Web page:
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Is inrush current limiter responsible for quieter power transformer?
Is inrush current limiter responsible for quieter power transformer?
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Old 21st May 2019, 02:53 PM   #51
Bonsai is offline Bonsai  Europe
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Old 21st May 2019, 02:54 PM   #52
scottjoplin is offline scottjoplin  Wales
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Old 22nd May 2019, 01:07 AM   #53
N101N is offline N101N
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bonsai,
you hit the nail on the head in post #49.
Core saturation, magnetization hysteresis (that is about velocity rather than flux density), poor construction. In any event, adding fixed resistors would be beneficial.

Last edited by N101N; 22nd May 2019 at 01:19 AM.
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Old 22nd May 2019, 10:49 AM   #54
Bonsai is offline Bonsai  Europe
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Yes. If you drop the mains input voltage, it definitely helps but of course you then have power losses in the resistor.
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Old 22nd May 2019, 12:17 PM   #55
Mark Johnson is offline Mark Johnson  United States
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Is inrush current limiter responsible for quieter power transformer?
I suppose US buyers of dual-voltage transformers with two primaries, have the option of cutting the magnetization in half (to get a big margin of safety against core saturation) through brute force: Don't connect the primaries in parallel. Connect the mains to one primary and don't use the other primary at all; just terminate it with something harmless like a 22K 1W resistor. You've reduced magnetization by 2X, which of course cuts the VA rating in half too. But the additional cost of a doubled-VA transformer is not huge; for example the delta is $21 when going from 200VA to 400VA.
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Old 22nd May 2019, 01:04 PM   #56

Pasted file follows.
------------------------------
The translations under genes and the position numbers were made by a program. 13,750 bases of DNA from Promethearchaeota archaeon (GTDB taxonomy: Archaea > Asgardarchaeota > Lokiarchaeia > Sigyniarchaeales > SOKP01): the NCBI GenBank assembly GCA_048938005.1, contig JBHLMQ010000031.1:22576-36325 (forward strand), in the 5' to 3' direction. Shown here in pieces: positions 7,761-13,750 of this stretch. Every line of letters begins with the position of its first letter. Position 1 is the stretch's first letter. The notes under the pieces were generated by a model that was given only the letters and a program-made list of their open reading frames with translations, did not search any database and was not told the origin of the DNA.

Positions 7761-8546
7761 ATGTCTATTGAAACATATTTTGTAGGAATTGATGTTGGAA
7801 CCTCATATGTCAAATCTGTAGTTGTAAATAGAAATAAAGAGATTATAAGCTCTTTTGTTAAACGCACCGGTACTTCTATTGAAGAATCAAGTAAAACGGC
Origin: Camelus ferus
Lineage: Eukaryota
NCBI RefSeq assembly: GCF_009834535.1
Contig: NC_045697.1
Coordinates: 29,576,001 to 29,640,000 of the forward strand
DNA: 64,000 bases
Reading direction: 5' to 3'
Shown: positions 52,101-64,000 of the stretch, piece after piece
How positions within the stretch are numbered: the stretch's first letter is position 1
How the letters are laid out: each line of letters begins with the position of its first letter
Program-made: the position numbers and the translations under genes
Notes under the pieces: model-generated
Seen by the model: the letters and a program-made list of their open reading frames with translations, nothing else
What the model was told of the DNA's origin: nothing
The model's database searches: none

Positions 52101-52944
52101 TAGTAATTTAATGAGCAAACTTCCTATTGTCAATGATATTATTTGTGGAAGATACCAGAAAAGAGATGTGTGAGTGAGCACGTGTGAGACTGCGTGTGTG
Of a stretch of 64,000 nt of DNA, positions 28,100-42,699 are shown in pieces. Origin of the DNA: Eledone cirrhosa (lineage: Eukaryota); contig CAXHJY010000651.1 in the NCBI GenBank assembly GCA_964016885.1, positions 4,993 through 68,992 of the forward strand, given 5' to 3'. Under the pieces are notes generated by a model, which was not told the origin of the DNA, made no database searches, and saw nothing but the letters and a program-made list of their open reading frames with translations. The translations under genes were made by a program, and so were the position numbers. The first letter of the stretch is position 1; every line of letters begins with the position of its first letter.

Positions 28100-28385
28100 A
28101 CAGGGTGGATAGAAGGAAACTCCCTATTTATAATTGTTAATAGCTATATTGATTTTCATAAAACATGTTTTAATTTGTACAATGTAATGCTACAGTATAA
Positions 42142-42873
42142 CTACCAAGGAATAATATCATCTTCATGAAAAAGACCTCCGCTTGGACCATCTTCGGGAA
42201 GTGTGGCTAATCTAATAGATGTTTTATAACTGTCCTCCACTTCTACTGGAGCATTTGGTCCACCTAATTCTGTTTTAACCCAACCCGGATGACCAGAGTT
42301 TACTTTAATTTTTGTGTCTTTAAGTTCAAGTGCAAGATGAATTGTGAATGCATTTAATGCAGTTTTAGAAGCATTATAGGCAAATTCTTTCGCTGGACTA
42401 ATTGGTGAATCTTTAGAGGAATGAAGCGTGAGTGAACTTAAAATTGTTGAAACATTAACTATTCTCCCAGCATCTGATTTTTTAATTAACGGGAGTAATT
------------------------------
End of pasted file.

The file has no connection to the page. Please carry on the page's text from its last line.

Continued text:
djoffe is offline djoffe  United States
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I may be thinking about this wrong, but I'm not sure your suggestion would help so much...It would increase the DCR, which moves in the direction of limiting peak currents. If a few ohms of Input current surge limiting stops the buzz, then this should also help...Maybe that's the effect you're pointing to...and in that case, I'd have to agree.

Still, the apparent inductance wouldn't change, since both primary windings are tightly coupled, so the magnetizing current (dominated by the inductance) really wouldn't change so much...

It might be a game of inches...where a few Ohms is enough....but I thought it worthwhile to split this particular hair...

comments invited....
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Old 22nd May 2019, 01:09 PM   #57
Bonsai is offline Bonsai  Europe
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The formula for flux density is

Bm = E/(4.44*f*N*A)

where


Bm = Max flux density in Tesla

E = RMS input voltage

F = Frequency in Hz

N = # of turns

A = is the core cross sectional area in metres^2

For a typical commercial mains transformer, the flux density is run at 1.8 Tesla.

So, if you increase the turns, the flux density goes down (but the copper losses go UP).

If you want real low flux density, you could wire the two 110 VAC primaries in series but specify the secondary voltage for double the voltage you actually require.

Disclaimer: I have NOT tried this.

Separately, you can see why commercial suppliers reduce the windings and run transformers at the max flux density - you minimize copper losses, amount of copper used and utilize fully the available area of the core. However, not too good for high quality audio of course.

Last edited by Bonsai; 22nd May 2019 at 01:16 PM.
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